The end of Eden?

A different take on the dolce vita

Alexandra Lawrence
February 7, 2008

Everyone knows something about Italy, whether it be Rome?s ancient architecture, Florence?s splendid art, the canals of Venice, the sway of a cypress tree or the warmth of Italy?s seemingly ever-present sun. Italy is a daydream. It is magic. It?s fresh pasta and verdant hills and lemon trees and espresso enjoyed by fashionable men in perfectly cut suits. It is so fascinating that even its ugliest, most criminal side captivates the imagination.

 

For years, Italy was a destination where a traveler?s money went a long way, but decades of high inflation and a new European currency have now made it one of the most expensive countries in Western Europe. In spite of this, visitors continue to flood Italy every year, hoping to glimpse the magic first hand. They revel in the traditions, the fashion, the food and the wine; they chuckle good naturedly at the bureaucracy and are attracted to the seemingly laissez-faire attitude of its people. Italy is often excused from debates on its viability on the world stage thanks to the idea that it has always been ?backwards?, a trait that, far from condemning Italy, actually seems to have helped it.

 

Florence Pettit, a British student who studied in Florence echoed this sentiment, ?No one can deny that Italy has some serious problems but this upside-down way of living is part of Italy?s national identity and the way it has always been; a high-tech, efficient, straightforward Italy would simply not be the same.?

 

Italy?s national identity was called into question with Ian Fisher?s recent New York Times article ?In a Funk, Italy Sings an Aria of Disappointment?. He made waves with his claim that Italy?s malessere or ?malaise? has created a country full of depressed, unhappy people with little hope for the future.

How are we to explain the disconnect between Italy?s glamorous global image and its apparently less-than-thrilling reality? How does the contradiction sit with foreign residents in Italy; or with a student community that is often removed from the realities of daily life?

 

Native Pennsylvanian Robert Nordvall has lived in Tuscany for a number of years and is an astute observer of cultural differences between his home country and his adopted one. When asked if he agreed with Fisher?s assessment he replied, ?I think the more interesting question is??should Italy be in funk?? From an objective standpoint, is the situation of the economy, the government, the schools, the health system in Italy worse today than in the past? I hear few Italians talk about how good various public aspects of Italian life were in the past, even during the so-called economic boom of the 1960s?.

 

Regardless of whether the situation really is worse or whether it is a matter of perspective, many foreign residents are finding it hard to shake the feeling that Italy seems to be lagging behind other European nations in terms of development and promise for the future. ?I?m not asking for genius?a new Michelangelo or Dante, or another Brunelleschi?I?m just hoping that Italy can keep up with the rest of Europe? commented Jeremy Boudreau, an American who has called Florence home for nearly eight years.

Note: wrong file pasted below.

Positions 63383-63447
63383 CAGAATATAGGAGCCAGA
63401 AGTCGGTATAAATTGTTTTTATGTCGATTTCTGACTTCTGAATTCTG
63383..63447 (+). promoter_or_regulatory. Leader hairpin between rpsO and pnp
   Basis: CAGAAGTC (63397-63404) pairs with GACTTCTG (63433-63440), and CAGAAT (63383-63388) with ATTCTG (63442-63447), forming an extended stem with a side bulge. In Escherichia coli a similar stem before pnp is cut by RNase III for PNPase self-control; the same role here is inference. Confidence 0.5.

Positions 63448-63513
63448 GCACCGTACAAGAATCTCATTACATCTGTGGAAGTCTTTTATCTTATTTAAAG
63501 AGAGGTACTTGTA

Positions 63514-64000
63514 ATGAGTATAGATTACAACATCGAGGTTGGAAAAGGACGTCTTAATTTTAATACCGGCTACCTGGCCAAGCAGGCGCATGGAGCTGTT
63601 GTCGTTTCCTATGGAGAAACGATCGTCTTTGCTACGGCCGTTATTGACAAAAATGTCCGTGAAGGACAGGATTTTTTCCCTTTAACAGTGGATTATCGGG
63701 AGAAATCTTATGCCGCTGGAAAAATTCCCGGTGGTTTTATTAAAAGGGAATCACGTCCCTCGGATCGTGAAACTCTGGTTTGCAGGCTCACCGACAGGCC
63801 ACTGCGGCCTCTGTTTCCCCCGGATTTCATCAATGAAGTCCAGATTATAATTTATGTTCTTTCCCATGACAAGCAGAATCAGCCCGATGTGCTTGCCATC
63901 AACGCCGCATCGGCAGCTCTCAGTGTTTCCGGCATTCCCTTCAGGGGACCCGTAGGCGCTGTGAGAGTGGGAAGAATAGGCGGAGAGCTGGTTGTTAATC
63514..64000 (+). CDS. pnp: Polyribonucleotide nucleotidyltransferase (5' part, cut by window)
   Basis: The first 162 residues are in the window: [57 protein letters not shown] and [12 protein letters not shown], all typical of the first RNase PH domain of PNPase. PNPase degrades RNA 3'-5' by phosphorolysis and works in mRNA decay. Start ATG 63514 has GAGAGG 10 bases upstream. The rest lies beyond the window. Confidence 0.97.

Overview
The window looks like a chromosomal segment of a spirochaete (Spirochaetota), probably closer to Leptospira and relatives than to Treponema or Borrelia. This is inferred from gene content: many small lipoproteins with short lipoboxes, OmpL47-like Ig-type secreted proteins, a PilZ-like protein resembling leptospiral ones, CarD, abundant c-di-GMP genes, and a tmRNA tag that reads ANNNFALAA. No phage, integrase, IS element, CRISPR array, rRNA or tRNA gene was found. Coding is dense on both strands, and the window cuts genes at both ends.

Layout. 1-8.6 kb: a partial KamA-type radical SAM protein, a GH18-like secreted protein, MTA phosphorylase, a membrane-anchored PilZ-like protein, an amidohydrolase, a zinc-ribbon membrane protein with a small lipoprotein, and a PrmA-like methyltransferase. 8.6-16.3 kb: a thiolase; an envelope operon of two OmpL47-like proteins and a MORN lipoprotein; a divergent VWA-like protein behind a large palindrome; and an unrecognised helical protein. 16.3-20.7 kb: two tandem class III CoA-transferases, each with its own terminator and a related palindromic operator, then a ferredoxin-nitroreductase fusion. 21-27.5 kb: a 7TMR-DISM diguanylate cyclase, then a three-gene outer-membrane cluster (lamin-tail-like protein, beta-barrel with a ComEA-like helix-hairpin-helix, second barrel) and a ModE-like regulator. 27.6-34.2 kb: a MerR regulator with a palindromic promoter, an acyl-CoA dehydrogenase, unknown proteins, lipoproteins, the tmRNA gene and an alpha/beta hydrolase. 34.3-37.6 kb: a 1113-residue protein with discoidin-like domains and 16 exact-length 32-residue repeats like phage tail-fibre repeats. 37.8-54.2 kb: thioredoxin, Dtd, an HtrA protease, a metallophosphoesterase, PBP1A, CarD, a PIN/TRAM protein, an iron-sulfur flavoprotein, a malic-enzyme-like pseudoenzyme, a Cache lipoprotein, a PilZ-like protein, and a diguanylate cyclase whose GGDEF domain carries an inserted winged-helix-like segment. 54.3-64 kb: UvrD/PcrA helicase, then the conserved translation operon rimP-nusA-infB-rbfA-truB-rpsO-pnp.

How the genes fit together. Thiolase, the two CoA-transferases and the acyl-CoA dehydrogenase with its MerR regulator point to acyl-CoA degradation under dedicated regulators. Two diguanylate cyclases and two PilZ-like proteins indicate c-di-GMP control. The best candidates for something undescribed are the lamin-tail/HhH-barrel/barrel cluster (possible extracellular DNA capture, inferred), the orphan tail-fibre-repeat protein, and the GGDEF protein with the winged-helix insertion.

Fisher alluded to an Italy that has become an ?exquisite corpse? trampled by tourists?a sentiment that finds its counterpoint in many foreign residents. Michael P., a local art historian has an admitted love/hate relationship with present-day Italy, ?I hate that it is now more difficult to access the things I love,? he said in reference to the high entrance fees now collected by many churches and museums. ?I am now able to enjoy these monuments only when I?m teaching the students who are paying to get inside?.

 

For their part, foreign students are rarely exposed to the harsher realities of Italian life, a fact likely due to the combination of language barrier and lack of interaction with residents. However, many of their home universities are beginning to bring students into contact with ?real life? through internships and volunteer programs in the community. A former New York University student summed it up best, ?By volunteering at a local elementary school I was able to see firsthand some of the struggles Italian schools face?especially in terms of immigration and lack of funding. It helped me understand that Italy was more than just rolling hills, great wine and high fashion?.

 

Perhaps bringing these realities to light in the international press was a positive step if it helps Italy in shrugging off the heavy cloak of the mythical dolce vita and moving forward culturally, socially and politically. As a British woman living in Florence noted, ?I?m glad that someone has taken the time to encapsulate Italy?s problems in one article. Not only did it bring them to the world?s attention, but it shook Italy out of its lethargy, if only for a moment?.

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